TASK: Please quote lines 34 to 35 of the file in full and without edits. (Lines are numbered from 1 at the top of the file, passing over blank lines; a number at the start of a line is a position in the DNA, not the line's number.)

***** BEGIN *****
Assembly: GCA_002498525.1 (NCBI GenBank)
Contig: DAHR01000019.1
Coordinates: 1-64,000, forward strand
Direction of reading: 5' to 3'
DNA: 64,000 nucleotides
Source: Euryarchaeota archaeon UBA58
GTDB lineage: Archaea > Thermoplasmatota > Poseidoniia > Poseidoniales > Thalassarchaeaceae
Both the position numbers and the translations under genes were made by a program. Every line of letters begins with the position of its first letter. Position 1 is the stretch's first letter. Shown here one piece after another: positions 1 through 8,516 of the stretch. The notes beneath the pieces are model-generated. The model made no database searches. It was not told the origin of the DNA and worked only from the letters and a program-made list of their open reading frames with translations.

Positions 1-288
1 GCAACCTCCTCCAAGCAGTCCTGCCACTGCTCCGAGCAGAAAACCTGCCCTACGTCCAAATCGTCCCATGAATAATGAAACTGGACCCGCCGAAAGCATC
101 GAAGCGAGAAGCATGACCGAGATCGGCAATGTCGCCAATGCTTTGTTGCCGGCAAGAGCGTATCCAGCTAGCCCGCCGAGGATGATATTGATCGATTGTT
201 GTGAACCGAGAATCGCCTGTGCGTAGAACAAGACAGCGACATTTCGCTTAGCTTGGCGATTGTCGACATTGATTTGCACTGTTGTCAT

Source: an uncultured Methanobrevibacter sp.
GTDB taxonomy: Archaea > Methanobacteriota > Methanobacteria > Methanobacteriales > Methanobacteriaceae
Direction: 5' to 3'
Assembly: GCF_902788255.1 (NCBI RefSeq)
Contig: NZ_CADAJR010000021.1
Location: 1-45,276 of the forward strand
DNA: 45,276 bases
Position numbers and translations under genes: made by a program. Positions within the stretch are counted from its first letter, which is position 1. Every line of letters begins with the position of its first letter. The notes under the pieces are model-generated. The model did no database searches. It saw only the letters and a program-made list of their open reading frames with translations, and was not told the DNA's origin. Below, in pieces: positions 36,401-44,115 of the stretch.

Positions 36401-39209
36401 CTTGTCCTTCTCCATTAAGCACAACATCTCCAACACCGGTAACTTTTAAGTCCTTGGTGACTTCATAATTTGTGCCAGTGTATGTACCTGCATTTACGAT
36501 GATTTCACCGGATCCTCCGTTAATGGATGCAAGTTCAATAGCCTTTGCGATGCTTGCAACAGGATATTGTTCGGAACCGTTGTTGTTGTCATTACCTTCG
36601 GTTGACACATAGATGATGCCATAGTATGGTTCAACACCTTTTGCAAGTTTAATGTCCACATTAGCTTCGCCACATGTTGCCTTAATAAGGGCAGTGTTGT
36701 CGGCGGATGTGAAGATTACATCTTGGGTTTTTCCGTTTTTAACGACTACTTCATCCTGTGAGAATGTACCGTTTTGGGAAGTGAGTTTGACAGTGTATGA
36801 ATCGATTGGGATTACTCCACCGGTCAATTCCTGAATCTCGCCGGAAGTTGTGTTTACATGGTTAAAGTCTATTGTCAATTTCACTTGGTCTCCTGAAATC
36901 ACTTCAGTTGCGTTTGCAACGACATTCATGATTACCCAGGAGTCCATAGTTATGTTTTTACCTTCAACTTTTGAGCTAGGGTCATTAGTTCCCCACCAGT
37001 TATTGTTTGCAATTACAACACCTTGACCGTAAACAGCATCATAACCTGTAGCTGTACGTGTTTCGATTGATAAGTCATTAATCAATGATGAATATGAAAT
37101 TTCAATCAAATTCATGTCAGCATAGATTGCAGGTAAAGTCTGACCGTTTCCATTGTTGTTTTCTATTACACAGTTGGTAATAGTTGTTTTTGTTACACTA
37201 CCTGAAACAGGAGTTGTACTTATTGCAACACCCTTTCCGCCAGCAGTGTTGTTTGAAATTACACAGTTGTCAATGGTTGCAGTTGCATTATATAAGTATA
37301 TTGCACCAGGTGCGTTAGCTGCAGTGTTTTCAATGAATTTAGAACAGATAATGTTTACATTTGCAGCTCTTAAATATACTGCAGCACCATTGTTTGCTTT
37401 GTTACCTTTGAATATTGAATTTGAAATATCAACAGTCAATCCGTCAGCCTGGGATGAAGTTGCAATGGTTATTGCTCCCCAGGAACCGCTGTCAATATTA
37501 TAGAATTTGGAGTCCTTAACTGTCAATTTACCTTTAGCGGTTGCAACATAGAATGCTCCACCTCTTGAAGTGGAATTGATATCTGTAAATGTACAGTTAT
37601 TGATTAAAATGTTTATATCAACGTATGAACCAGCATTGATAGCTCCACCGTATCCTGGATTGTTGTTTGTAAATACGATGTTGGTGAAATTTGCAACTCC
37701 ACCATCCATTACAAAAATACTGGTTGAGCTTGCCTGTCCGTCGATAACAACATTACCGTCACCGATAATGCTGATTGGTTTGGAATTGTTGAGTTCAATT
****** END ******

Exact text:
37601 TGATTAAAATGTTTATATCAACGTATGAACCAGCATTGATAGCTCCACCGTATCCTGGATTGTTGTTTGTAAATACGATGTTGGTGAAATTTGCAACTCC
37701 ACCATCCATTACAAAAATACTGGTTGAGCTTGCCTGTCCGTCGATAACAACATTACCGTCACCGATAATGCTGATTGGTTTGGAATTGTTGAGTTCAATT